It has always bewildered me how the tiny amount of this chemical applied to the seed can be so potent as to still be present in such quantities in the 2 foot tall growing plant 7 months later when it is flowering, to be able to harm bees. Stranger things I know have happened in the past, and if it can be proved that neonics harm bees, then I will be first in line calling for a ban, but until then we need to wise up and use all the tools in our kit to grow crops as safely and efficiently as possible. Rant over, please feel free to comment at the bottom of this page!
In the last few weeks we have imported a large amount of chicken muck, lime and fertiliser for our autumn sown crops, and had it spread by contractors, this then needs prompt incorporation in the soil, to cut down the smell, and loss of nutrient by oxidation in the air, so Gary continues to be busy with various cultivation rigs.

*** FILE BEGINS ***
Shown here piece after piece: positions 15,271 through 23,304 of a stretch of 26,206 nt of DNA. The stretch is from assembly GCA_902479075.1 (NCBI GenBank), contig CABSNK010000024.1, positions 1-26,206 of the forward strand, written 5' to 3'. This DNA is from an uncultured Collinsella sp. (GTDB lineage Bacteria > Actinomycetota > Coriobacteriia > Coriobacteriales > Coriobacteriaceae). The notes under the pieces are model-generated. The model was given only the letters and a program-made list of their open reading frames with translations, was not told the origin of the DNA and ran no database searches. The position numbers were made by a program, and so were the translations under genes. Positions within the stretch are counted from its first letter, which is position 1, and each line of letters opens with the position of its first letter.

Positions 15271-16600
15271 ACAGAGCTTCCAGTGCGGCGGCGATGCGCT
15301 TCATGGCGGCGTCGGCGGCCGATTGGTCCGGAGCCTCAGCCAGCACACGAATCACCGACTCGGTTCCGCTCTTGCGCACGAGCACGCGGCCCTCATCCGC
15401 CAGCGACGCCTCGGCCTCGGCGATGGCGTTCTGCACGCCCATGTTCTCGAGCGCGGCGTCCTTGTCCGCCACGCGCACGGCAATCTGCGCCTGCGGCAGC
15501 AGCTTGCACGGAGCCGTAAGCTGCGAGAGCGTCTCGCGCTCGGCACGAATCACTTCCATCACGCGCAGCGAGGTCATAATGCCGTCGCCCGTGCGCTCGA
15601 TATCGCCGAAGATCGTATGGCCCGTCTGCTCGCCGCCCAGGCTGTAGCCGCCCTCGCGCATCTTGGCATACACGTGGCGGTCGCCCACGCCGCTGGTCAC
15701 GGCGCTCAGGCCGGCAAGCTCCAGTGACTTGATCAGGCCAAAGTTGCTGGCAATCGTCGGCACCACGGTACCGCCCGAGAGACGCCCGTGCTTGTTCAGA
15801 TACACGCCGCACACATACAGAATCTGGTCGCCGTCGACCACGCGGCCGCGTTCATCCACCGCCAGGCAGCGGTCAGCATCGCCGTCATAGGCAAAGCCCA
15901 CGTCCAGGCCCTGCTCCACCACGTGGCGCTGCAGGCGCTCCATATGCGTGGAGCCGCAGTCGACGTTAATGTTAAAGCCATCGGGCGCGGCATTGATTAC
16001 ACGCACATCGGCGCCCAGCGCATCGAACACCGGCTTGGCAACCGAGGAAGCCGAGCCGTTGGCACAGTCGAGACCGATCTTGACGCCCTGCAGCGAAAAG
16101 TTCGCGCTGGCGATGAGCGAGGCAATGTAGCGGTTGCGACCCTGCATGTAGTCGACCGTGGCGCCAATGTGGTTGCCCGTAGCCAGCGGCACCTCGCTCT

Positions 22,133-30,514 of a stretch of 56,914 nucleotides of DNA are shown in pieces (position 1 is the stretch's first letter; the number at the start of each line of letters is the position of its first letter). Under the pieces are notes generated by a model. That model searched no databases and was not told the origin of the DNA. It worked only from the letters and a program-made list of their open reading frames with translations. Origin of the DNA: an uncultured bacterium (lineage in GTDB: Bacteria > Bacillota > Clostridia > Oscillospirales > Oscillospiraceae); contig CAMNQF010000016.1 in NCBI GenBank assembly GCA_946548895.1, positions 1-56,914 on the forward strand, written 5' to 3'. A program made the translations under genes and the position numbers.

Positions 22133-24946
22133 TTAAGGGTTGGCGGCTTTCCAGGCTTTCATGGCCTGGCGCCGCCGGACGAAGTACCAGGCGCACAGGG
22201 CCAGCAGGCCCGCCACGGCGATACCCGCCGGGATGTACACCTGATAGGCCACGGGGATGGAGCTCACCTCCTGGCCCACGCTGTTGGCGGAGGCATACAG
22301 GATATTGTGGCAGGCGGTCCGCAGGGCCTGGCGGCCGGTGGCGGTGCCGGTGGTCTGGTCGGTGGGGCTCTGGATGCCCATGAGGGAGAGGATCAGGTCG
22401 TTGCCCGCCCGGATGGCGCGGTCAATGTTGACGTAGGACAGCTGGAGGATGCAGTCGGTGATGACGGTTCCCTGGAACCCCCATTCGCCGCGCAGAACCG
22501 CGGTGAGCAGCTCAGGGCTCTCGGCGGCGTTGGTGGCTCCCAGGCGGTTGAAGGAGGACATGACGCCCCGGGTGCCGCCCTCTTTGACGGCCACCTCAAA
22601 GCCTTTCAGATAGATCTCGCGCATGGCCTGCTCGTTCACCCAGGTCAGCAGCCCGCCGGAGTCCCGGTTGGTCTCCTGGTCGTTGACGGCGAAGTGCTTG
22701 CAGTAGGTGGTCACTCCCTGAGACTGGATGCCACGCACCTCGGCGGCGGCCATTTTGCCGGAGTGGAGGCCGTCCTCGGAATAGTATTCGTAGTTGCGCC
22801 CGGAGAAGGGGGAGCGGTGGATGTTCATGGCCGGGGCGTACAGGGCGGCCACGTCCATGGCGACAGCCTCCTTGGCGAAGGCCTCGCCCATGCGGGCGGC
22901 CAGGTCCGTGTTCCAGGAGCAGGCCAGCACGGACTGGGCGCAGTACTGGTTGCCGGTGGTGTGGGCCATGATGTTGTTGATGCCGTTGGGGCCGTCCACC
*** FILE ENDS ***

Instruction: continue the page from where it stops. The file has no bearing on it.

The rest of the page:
The catchy weather has been a bit of a nightmare for our straw customers, if there hasn’t been time for the baler to be in the field at the same time as the combine, then all too often the rain has beaten them to it, and the straw gets soaked. Lying in rows it takes much longer to dry out than when the crop is still standing, so the tedders and rakes have to be brought in to spread the straw, then row it up again when dry, for baling. The wet and dry process in some cases has happened several times in the same fields, very frustrating for the person who has bought the straw, but also for us, when we want to get on with cultivations and preparation for next the crop.
Last week we mowed off some our headland margins, where the flowering is largely over, we do this on a rotational basis, roughly once in every three years. Removal of the plant material gradually depletes the fertility of the ground, and this in turn encourages better flowers next year, because as fertility decreases, the grasses, which dominate in more fertile situations, reduce in vigour and compete less with the flowering plants. A useful by product of this is some high roughage, low calorie silage for the cows, which keeps them busy in the winter, but does not make them fat.